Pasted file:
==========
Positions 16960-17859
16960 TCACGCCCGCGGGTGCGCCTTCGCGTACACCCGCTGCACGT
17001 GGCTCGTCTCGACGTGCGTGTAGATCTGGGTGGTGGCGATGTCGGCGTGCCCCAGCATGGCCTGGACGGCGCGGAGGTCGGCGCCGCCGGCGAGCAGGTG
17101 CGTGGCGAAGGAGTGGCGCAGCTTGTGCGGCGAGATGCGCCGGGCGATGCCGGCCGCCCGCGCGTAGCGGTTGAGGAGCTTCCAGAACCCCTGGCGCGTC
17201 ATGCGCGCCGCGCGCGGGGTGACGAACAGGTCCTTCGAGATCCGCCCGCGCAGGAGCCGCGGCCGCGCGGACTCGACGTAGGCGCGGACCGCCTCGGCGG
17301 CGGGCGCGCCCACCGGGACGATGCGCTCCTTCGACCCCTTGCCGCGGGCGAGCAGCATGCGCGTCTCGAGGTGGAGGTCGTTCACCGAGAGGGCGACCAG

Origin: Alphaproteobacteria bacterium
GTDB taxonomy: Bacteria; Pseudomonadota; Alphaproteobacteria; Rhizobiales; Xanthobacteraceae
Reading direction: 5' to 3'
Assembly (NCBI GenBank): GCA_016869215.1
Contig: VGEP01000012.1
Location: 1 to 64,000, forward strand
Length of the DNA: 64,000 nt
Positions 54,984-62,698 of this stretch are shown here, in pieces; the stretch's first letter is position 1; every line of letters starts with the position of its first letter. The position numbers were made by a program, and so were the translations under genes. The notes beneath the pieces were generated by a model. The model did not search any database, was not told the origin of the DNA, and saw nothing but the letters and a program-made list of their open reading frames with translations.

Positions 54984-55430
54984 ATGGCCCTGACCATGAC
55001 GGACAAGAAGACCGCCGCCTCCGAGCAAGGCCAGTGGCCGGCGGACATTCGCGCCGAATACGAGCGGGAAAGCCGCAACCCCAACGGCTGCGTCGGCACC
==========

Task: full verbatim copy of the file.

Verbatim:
Positions 16960-17859
16960 TCACGCCCGCGGGTGCGCCTTCGCGTACACCCGCTGCACGT
17001 GGCTCGTCTCGACGTGCGTGTAGATCTGGGTGGTGGCGATGTCGGCGTGCCCCAGCATGGCCTGGACGGCGCGGAGGTCGGCGCCGCCGGCGAGCAGGTG
17101 CGTGGCGAAGGAGTGGCGCAGCTTGTGCGGCGAGATGCGCCGGGCGATGCCGGCCGCCCGCGCGTAGCGGTTGAGGAGCTTCCAGAACCCCTGGCGCGTC
17201 ATGCGCGCCGCGCGCGGGGTGACGAACAGGTCCTTCGAGATCCGCCCGCGCAGGAGCCGCGGCCGCGCGGACTCGACGTAGGCGCGGACCGCCTCGGCGG
17301 CGGGCGCGCCCACCGGGACGATGCGCTCCTTCGACCCCTTGCCGCGGGCGAGCAGCATGCGCGTCTCGAGGTGGAGGTCGTTCACCGAGAGGGCGACCAG

Origin: Alphaproteobacteria bacterium
GTDB taxonomy: Bacteria; Pseudomonadota; Alphaproteobacteria; Rhizobiales; Xanthobacteraceae
Reading direction: 5' to 3'
Assembly (NCBI GenBank): GCA_016869215.1
Contig: VGEP01000012.1
Location: 1 to 64,000, forward strand
Length of the DNA: 64,000 nt
Positions 54,984-62,698 of this stretch are shown here, in pieces; the stretch's first letter is position 1; every line of letters starts with the position of its first letter. The position numbers were made by a program, and so were the translations under genes. The notes beneath the pieces were generated by a model. The model did not search any database, was not told the origin of the DNA, and saw nothing but the letters and a program-made list of their open reading frames with translations.

Positions 54984-55430
54984 ATGGCCCTGACCATGAC
55001 GGACAAGAAGACCGCCGCCTCCGAGCAAGGCCAGTGGCCGGCGGACATTCGCGCCGAATACGAGCGGGAAAGCCGCAACCCCAACGGCTGCGTCGGCACC